New answers tagged scp
the solution is to use scp, you add local's public key to the end of remote authorized_files. then scp username@100.X.X.X:Bharthi/* $path on local host, look in .ssh dir, if you don't have any .pub, do the following first (and only one time) ssh-keygen (1) scp-copy-id username@100.X.X.X (2) accept all default, DO NOT enter a passwd when prompt enter ...
The -C flag enables a gzip compression of an SSH stream. It's an equivalent of Accept-Encoding: gzip in HTTP. How the flag that performs depends on a kind of data you transfer: When transferring a single large file, the performance would be near the same to zipping the file before the transfer (neglecting efficiency of zip vs. gzip algorithm). But using ...
It enables the gzip compression in ssh (under the scp). On slow connections this will speed things up, on any reasonably fast connection ( 100Mbit or faster) the compression is very likely to slow things down. It will be more or less efficient than zip based on whether gzip (specifically gzip -6) would be more or less efficient than your chosen zip ...
It's never really going to make any big difference, but zipping the file before copying it ought to be a little bit less efficient since using a container format such as zip that can encapsulate multiple files (like tar) is unnecessary and it is not possible to stream zip input and output (so you need a temporary file). Using gzip on the other hand, instead ...
In this case scp will copy each source file to /home/me/logs, overwriting /home/me/logs with the contents of each new file. The result is that /home/me/logs will be a copy of the last source file in the list. All the other source files are lost. Oops! Regular cp warns and aborts in this case, at least!
I personally needed to gather a number of files I could only read with sudo and I wanted to do it in one go. ssh user@remote 'cd /path/to; sudo tar zcvf - files*' > files.tar.gz From there you just have to tar xf the file and get all of the files you want.
In case you don't want to mess with your local ~/.ssh/config file and the --no-motd option is not working for you either, I had success setting the RSYNC_RSH env variable. RSYNC_RSH="ssh -q" rsync You may also try to use the rsync option -e rsync -e 'ssh -q'
The short answer is that scp does interesting things when you give it two IP addresses to work with. If your source or destination is the machine running the scp command, then one of your paths should be local. If you're on the MyCloud, try this: WDMyCloud:~# scp Ben@192.168.1.20:/Users/***/Desktop/Apple.jpg /DataVolume/shares/Ben Or if you're on your ...
you can use winscp client just login with username/password you're allowed to login with . https://winscp.net/eng/index.php
The speed of network links is measured in megabits per second, not megabyte per second. A “100 Mb/s” network (the b should be lowercase) can transmit 100 megabits per second. The next speed up is 10 times as fast and called “1 Gb/s” or “gigabit”. The raw network speed is faster than the application speed, because there's some overhead for packet headers. ...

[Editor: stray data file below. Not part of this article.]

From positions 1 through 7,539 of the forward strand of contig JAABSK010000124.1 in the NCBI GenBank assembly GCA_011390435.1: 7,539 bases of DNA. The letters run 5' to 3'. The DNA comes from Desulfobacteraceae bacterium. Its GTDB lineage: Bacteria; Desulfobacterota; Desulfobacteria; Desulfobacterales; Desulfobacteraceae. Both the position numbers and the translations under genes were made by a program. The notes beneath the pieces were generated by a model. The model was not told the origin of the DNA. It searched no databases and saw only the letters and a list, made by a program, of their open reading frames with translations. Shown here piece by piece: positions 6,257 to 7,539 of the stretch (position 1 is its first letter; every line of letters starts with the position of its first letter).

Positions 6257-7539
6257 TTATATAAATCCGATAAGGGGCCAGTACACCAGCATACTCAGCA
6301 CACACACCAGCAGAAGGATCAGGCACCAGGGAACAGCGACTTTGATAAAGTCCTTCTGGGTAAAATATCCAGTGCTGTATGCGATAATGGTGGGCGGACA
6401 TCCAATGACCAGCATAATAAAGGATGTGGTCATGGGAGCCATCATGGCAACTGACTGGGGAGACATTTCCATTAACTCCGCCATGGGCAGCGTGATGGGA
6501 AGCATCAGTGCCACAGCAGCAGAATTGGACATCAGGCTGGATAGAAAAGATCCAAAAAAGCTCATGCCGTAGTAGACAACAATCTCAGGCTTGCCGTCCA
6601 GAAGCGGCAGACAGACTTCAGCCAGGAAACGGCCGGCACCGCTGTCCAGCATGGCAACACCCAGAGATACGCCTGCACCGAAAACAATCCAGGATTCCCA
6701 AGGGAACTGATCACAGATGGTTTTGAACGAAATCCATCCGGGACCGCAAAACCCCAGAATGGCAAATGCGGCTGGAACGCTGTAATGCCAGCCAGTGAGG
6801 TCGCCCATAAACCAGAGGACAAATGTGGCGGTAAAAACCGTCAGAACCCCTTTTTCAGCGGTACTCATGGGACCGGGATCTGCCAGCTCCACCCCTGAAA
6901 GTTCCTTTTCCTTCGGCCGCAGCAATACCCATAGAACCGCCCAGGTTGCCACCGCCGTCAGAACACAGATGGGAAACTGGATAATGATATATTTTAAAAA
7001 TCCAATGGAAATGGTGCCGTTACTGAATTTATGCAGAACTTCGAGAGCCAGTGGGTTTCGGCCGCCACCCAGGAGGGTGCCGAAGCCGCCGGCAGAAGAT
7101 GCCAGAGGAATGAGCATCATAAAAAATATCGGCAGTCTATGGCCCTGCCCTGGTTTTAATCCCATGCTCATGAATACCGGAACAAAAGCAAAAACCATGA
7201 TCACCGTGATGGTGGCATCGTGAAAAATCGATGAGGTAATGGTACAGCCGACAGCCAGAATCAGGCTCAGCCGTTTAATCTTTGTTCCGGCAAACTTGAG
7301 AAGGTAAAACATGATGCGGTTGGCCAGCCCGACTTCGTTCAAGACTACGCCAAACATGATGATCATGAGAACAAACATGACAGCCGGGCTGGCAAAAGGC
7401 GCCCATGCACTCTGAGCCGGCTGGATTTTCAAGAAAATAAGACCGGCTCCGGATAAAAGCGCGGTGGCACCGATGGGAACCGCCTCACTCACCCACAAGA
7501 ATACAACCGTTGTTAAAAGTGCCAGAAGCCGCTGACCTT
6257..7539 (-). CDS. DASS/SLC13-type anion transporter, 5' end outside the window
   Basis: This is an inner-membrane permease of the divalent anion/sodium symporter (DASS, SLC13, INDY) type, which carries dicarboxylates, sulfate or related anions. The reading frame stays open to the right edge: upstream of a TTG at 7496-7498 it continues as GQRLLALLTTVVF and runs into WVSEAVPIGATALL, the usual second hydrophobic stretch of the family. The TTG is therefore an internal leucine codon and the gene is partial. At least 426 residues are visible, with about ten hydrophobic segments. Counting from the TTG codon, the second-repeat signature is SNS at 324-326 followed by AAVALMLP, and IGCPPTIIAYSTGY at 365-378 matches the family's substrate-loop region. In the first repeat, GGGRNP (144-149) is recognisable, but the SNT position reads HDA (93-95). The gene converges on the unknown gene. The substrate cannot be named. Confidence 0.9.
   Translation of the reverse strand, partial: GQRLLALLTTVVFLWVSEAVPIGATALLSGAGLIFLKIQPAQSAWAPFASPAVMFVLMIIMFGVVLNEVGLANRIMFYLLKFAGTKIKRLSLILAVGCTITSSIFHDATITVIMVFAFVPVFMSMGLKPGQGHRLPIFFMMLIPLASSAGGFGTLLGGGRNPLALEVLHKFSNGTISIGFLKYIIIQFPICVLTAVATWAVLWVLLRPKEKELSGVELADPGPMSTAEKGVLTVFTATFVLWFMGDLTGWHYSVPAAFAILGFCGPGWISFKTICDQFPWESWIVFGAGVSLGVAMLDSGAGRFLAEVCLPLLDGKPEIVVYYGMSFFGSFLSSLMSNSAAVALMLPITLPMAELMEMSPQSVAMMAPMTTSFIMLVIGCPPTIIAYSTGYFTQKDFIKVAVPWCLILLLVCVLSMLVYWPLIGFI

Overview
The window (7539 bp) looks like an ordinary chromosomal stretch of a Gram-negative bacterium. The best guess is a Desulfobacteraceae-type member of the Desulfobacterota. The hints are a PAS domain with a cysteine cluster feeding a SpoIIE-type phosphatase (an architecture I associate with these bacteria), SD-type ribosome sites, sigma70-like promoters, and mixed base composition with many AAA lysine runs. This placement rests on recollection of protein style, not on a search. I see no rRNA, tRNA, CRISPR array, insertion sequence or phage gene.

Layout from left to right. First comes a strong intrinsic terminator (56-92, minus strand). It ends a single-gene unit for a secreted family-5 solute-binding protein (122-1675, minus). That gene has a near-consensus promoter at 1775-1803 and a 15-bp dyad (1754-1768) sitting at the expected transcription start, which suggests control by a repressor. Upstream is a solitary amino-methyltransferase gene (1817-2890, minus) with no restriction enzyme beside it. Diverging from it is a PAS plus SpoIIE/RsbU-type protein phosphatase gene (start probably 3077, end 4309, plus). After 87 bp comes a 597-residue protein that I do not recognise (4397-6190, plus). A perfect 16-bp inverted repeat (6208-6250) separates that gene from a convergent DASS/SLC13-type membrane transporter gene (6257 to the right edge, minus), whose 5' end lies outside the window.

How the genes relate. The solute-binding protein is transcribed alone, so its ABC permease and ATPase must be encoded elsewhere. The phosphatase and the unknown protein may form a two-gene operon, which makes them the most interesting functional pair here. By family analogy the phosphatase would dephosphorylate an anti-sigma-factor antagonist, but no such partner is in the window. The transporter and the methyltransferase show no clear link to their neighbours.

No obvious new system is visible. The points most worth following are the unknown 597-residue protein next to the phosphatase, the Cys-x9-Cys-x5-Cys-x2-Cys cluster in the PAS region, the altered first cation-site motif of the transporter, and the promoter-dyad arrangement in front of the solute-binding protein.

Your actual speed is 8MB/s x 8 bits per byte= 64 Mb/s (megabits per second). That's about 64% of the theoretical maximum. With OS overheads, TCP/IP ACKs, etc. I'm not too surprised. The earlier tips may help you push that up a bit, but you're never going to get above ~12 MB/s unless you go to gigabit Ethernet.
Firstly you shoud check if it hits the storage performance limit on either Windows or Ubuntu. If E: on Windows is a USB attached drive or memory card, 8MB/s is likely possible. Otherwise SSH encryption might be bottleneck. Try and see with lightweight cipher like arcfour. scp -o Cipher=arcfour -rv /cygdrive/e/plex firstname.lastname@example.org:/home/caleb/Desktop ...
scp -i /home/.ssh/id_dsa.pub There are two things wrong with this command. One is that /home/.ssh is unlikely to exist. SSH keys are normally in the directory called .ssh in your home directory, and your home directory is typically something like /home/bob, so the .ssh directory is /home/bob/.ssh. The other, more conceptual, problem, is that scp (or ...
Question... when you ran this command: ssh-keygen -t dsa It would have prompted you for a keyphrase, thus: [admin@test ~]$ ssh-keygen -t dsa Generating public/private dsa key pair. Enter file in which to save the key (/home/admin/.ssh/id_dsa): Enter passphrase (empty for no passphrase): Enter same passphrase again: Did you leave the passphrase ...
Don't use password authentication. Use ssh keypairs. Karthik@A $: ssh-keygen #keep the passphrase empty Karthik@A $: ssh-copy-id B #enter your B password #^ this will copy your public key to Karthik@B:.ssh/authorized_keys From then on, you should be able to ssh from A to B (and by extension, scp from A to B) without a password.
Generate an ssh-key on server A using ssh-keygen. This will generate a private and public key pair in $HOME/.ssh. Add the public key to the $HOME/.ssh/authorized_keys file on server B. You can use the man command to get more information. The command man authorized_keys will present the manual page that discusses authorized keys. Try the following sites ...
Top 50 recent answers are included